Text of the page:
People of power who have banned the song considered Mary’s words about God’s apparent preferential love for the poor to be too dangerous and revolutionary for public consumption. Guatemala’s impoverished masses, for instance, attached themselves to Mary’s message and her song inspired them to believe that social change was possible. Thus their government put the kibosh on it! Can you imagine? You can’t sing or recite that dangerous song anywhere at anytime in our country! That right there makes it a great song, don’t you think?
Similarly, after the Mothers of the Plaza de Mayo—whose children all disappeared during the Dirty War—placed the Magnificat’s words on posters throughout the capital plaza, the military junta of Argentina outlawed any public display of Mary’s song. Wow! They realized that if the poor started believing the song’s message their power over the powerless could be not long for this world.
So, back to Mary, what sorts of things did she anticipate her baby would accomplish on earth? She envisioned that he would topple rulers, scatter the proud, send the rich running, exalt and fill the humble. Her Son was destined to upset the status quo and turn everything upside down. What humans value most will implode and be replaced by the things God values.
It’s likely that Mary expected her Messiah Son would accomplish this revolution by forcefully removing rulers from their positions of power and put their wealth of the wicked in the hands of the righteous. Remember, she and her people suffered under the unkind domination of foreign occupiers. After all, not long after reciting her prophetic poem those occupiers required her to walk seventy miles while pregnant to the small rural town of Bethlehem. Don’t forget that nearly two years later she and Joseph were forced to flee with Jesus and become refugees in Egypt while Herod ordered half of Jesus’ playmates in Bethlehem to be killed! And we complain when we have to pay unjust taxes and work with a churlish employer.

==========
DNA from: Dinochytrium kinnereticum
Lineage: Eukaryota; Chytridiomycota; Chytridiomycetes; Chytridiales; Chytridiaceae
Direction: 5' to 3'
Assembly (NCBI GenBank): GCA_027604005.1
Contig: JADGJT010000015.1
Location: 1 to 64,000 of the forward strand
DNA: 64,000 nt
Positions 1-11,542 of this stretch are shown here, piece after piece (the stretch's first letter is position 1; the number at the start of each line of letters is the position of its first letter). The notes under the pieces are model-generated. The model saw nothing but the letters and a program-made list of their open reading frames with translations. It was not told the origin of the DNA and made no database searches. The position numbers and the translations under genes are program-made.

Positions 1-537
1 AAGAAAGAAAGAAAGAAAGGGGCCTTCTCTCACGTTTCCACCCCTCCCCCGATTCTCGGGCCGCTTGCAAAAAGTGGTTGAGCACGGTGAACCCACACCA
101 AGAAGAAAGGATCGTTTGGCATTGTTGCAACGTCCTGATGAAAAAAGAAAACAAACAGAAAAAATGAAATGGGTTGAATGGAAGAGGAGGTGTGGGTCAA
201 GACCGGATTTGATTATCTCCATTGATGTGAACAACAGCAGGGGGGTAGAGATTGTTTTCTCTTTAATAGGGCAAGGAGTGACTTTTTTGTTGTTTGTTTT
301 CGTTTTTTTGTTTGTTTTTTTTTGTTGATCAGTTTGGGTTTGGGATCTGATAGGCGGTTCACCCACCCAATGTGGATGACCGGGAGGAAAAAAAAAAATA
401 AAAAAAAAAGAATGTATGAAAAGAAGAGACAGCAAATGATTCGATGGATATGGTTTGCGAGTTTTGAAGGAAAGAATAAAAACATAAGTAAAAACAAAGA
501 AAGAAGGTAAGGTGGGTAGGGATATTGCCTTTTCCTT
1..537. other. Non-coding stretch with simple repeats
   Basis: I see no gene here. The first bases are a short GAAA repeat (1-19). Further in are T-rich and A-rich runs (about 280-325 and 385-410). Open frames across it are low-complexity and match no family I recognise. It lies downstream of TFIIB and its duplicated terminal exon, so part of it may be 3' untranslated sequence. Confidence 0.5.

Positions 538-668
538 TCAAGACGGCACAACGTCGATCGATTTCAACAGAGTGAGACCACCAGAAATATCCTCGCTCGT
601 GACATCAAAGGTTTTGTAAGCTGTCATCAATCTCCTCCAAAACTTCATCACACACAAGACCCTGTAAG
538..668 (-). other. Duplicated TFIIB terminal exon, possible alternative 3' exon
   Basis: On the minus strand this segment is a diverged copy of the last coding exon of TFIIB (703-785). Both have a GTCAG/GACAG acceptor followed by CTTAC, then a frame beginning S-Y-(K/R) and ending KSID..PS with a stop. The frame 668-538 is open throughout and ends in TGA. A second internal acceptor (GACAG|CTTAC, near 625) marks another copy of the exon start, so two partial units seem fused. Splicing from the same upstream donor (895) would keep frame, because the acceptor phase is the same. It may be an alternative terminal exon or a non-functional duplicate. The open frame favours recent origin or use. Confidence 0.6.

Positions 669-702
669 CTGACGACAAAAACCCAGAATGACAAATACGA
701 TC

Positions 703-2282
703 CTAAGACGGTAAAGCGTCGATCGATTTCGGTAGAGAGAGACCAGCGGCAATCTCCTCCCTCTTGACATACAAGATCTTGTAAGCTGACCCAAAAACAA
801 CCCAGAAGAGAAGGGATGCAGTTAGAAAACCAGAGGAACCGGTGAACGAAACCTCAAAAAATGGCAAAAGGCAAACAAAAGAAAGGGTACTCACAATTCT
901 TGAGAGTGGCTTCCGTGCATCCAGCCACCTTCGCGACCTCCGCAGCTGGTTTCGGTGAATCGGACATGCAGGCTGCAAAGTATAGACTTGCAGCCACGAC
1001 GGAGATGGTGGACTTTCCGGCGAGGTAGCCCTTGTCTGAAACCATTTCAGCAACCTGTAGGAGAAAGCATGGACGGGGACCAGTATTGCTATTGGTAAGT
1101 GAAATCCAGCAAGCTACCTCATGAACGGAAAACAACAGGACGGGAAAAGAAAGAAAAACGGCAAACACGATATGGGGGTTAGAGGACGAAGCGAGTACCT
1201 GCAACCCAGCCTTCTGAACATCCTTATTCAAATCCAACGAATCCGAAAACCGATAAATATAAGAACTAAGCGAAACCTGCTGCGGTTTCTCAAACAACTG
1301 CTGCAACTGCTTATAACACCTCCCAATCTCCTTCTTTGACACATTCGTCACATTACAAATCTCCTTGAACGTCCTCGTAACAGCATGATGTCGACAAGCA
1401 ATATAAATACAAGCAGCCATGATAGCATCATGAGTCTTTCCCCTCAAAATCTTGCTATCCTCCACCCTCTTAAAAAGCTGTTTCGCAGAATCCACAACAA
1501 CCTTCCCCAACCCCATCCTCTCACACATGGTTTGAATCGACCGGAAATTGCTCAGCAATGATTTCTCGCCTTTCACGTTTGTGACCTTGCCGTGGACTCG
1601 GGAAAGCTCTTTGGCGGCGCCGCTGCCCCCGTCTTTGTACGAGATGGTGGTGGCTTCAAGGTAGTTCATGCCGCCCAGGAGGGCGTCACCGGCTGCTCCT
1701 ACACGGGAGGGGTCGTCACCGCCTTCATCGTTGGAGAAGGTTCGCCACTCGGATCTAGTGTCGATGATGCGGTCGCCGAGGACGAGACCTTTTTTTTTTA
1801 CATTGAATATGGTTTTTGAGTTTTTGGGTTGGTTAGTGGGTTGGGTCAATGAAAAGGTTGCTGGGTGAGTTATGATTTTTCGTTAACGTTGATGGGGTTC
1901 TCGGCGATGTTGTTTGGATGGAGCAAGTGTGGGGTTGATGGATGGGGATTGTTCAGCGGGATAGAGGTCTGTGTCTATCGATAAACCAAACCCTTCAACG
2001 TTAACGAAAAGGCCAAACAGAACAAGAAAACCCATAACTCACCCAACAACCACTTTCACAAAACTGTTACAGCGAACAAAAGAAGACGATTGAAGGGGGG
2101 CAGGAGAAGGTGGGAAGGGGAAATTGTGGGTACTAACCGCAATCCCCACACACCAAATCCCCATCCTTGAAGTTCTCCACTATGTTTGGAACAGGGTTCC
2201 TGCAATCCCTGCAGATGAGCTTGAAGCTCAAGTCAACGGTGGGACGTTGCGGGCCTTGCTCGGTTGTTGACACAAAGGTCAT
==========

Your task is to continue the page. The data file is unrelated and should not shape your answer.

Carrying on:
If she did imagine a mighty Messiah who would overcome the Romans with force she would have been in good company with the prophet-to-be in the womb of her cousin Elizabeth to whom she sang her song. John himself eventually struggled with the method Jesus used to bring about the kingdom he had predicted. “Are you the one or are we to look for another?” By what means does he subvert the powers that be and fill the hungry stomachs of the poor (in this age, that is)?
Mary would likely have expect her Son to bring the revolution by demolishing Roman power with his superior power and immediately raise the downtrodden Jewish population from their plight.
For years she “pondered” everything she’d heard in her heart and wept as she saw him breathe his last. In time she and the eleven were able to piece together what he taught them about the nature of this stage of his revolutionary rule. Of course, his resurrection offered no small contribution to their understanding. It took them a while, but they eventually connected the dots about how he planned to subvert the powers and support the poor, i.e., through the work of his Church in the power of the Spirit!
How Jesus goes about subverting the present order of things is the theme of the series of posts.
In the meantime, let’s hope this the song of the subversive will make a comeback. And let the revolution begin!